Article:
Olimpo Detention and Torture Center in Buenos Aires. Image: Adam Jones via flickr

The military hoped that the arbitrary nature of the abductions would crush what they perceived as communist ideology across Argentina by ensuring few people felt safe.

A state terror campaign that lasted seven years. It mirrored what was happening in Chile, under the brutal Pinochet dictatorship, and this was no coincidence.

It was part of the continent-wide campaign to “eliminate Marxist subversion” called Operation Condor. Conducted by the military dictatorships across Latin America in the 70s and early 80s, it was promoted and then overseen by the US government and CIA in a zealous bout of Cold War paranoia.

Communism became the great rival of US imperialism in the 20th Century, and each new President who sat in the White House did what he could to stamp it out wherever it was or might conceivably be blooming. This, especially after the Cuban Revolution in 1959, meant Latin America; “Our backyard” as Washington condescendingly regarded the region after Teddy Roosevelt coined the phrase. Operation Condor was a logical progression: Let’s get the brutal military regimes we’ve helped install in Latin America to help us put down the Red Menace once and for all.

The knock-on effect for Argentina from 1976 was the surveillance and regular disappearing of individuals suspected of Left sympathies, however pale or vague the association actually was. It was an ideological campaign of repression, but also a tactical one as it was invariably the Left that stood up to the military throughout the dictatorship; from peacefully demonstrating students to the underground urban guerrillas Los Monteneros.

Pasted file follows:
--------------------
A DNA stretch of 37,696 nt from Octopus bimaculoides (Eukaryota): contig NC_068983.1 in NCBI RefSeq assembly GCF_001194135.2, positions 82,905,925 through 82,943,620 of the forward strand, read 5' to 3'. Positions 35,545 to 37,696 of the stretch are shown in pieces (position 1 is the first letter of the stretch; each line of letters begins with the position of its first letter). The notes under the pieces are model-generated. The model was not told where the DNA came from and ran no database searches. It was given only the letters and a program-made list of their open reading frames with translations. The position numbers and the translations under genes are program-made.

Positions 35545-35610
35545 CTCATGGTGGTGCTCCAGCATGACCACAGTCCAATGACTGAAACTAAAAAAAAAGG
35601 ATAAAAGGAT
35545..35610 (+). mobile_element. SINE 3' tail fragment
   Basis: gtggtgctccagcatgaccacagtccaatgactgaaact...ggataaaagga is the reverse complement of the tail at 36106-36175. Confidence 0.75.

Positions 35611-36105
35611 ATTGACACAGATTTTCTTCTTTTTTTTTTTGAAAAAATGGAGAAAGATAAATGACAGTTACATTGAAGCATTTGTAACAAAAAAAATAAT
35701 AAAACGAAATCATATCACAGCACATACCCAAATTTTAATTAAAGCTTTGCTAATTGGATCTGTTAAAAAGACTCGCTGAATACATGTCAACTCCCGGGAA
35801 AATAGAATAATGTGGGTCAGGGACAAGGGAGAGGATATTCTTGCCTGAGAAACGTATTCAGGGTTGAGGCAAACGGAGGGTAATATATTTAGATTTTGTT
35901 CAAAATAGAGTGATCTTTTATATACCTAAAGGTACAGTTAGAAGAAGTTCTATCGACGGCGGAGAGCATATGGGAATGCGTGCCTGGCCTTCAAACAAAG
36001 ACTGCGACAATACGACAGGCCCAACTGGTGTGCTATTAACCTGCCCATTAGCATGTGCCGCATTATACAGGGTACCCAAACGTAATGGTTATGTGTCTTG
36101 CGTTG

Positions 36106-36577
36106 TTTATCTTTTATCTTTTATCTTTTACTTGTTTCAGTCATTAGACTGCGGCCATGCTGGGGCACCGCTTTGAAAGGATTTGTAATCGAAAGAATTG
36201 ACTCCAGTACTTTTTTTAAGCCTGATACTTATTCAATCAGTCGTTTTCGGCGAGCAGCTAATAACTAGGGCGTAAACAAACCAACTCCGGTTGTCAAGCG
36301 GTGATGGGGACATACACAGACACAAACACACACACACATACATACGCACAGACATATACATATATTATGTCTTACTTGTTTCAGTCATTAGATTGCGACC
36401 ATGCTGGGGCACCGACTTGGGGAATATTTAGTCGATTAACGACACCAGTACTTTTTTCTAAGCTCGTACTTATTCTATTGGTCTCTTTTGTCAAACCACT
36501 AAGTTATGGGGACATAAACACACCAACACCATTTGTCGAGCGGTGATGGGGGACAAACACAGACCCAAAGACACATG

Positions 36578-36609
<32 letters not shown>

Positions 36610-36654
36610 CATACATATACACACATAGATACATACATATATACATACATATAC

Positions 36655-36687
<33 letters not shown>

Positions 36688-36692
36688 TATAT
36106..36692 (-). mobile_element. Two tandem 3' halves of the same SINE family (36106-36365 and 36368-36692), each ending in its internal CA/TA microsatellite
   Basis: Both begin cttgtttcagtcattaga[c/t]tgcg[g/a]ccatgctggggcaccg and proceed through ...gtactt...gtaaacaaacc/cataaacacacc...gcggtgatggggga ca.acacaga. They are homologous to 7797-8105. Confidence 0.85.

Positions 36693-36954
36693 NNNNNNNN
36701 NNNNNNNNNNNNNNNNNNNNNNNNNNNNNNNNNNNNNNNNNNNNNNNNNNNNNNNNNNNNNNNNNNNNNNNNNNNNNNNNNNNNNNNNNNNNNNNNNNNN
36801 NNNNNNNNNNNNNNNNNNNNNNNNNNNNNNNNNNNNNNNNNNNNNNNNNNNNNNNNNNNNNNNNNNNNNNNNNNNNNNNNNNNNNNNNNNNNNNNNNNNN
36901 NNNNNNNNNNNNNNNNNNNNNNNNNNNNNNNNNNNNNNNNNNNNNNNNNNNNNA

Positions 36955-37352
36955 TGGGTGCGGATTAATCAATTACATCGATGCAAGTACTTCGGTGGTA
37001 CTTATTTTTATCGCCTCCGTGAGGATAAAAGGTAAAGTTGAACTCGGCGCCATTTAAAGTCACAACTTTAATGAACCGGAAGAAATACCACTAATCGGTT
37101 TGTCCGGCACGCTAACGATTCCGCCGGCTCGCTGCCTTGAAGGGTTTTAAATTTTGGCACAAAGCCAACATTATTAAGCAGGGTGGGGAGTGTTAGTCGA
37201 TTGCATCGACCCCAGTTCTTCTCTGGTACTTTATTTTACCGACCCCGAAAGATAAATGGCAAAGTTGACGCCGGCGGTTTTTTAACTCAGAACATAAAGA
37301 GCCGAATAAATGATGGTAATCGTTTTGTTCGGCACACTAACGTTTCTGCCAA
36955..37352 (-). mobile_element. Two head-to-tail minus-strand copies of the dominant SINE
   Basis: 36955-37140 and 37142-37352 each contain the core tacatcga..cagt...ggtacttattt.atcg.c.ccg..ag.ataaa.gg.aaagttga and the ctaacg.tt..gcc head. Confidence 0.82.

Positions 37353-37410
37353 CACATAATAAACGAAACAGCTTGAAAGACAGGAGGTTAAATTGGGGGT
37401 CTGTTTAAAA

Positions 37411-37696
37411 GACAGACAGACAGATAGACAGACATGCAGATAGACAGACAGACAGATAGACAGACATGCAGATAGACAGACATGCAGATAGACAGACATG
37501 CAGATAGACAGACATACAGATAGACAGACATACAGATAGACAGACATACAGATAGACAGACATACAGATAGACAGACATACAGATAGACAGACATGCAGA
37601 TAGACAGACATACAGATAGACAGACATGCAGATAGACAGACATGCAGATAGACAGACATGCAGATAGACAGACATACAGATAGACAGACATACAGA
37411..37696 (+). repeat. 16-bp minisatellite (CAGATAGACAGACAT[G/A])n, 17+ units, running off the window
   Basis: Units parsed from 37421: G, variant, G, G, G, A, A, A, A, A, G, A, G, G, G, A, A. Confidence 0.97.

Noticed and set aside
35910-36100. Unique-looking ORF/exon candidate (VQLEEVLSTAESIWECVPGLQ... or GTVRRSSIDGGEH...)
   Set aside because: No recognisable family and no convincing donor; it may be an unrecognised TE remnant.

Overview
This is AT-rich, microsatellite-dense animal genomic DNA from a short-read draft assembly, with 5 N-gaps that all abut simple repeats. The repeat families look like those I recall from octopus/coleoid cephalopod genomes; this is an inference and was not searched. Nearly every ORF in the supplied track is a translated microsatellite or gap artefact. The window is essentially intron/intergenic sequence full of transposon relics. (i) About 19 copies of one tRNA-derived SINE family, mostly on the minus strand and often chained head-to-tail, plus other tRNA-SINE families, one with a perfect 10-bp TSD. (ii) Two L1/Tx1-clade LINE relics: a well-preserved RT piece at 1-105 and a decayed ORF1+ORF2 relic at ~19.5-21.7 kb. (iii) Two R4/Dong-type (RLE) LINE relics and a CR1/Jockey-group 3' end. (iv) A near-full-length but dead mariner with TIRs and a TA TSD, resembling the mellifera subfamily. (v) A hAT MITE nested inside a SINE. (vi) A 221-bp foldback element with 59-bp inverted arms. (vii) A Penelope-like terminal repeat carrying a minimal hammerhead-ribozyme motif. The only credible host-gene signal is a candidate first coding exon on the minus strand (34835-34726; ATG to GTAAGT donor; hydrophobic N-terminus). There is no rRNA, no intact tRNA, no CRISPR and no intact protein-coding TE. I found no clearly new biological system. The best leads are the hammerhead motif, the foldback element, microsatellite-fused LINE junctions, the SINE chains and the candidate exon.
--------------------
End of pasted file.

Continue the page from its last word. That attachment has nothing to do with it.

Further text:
Despite only being few in number, the military’s fear of an armed enemy within led them on in attempts to stamp out any supposed links or sympathizers with Los Monteneros. The infamous Night of the Pencils, depicted  in the powerful 1986 film of the same name was perhaps the most shocking single event of El Proceso. A group of teenage students from La Plata who had been involved with peaceful protests for student bus fares were kidnapped at night by the military police. They were blindfolded and driven to one of the many ‘detention centers’ set up by the regime.

Emilice Moler, one of only four survivors from the group, later described what happened next

“They tortured us with profound sadism. I remember being naked. I was just a fragile small girl of about 1.5 m and weighed about 47 kg, and I was beaten senseless by what I judged was a huge man…after about a week at our first detention center, we were all taken to another place in a truck. At some point we stopped and some of my friends were taken out. Those are the ones that disappeared.”

This atrocity happened within the first few months of the dictatorship (September 1976), but set the tone for the terror that hung over political life in Argentina for the next 7 years. Eventually a needlessly bloody war and social and economic pressures helped topple the military junta, and paved the way for representative democracy to return in 1983. The new President Raúl Alfonsín immediately set up the National Commission for the Disappearance of Persons (CONADEP), which began the long and painful task of cataloging the crimes that had only now come to an end. Congress also voted for the state to pay compensation to families of the victims, and over 11,000 families have received this so far.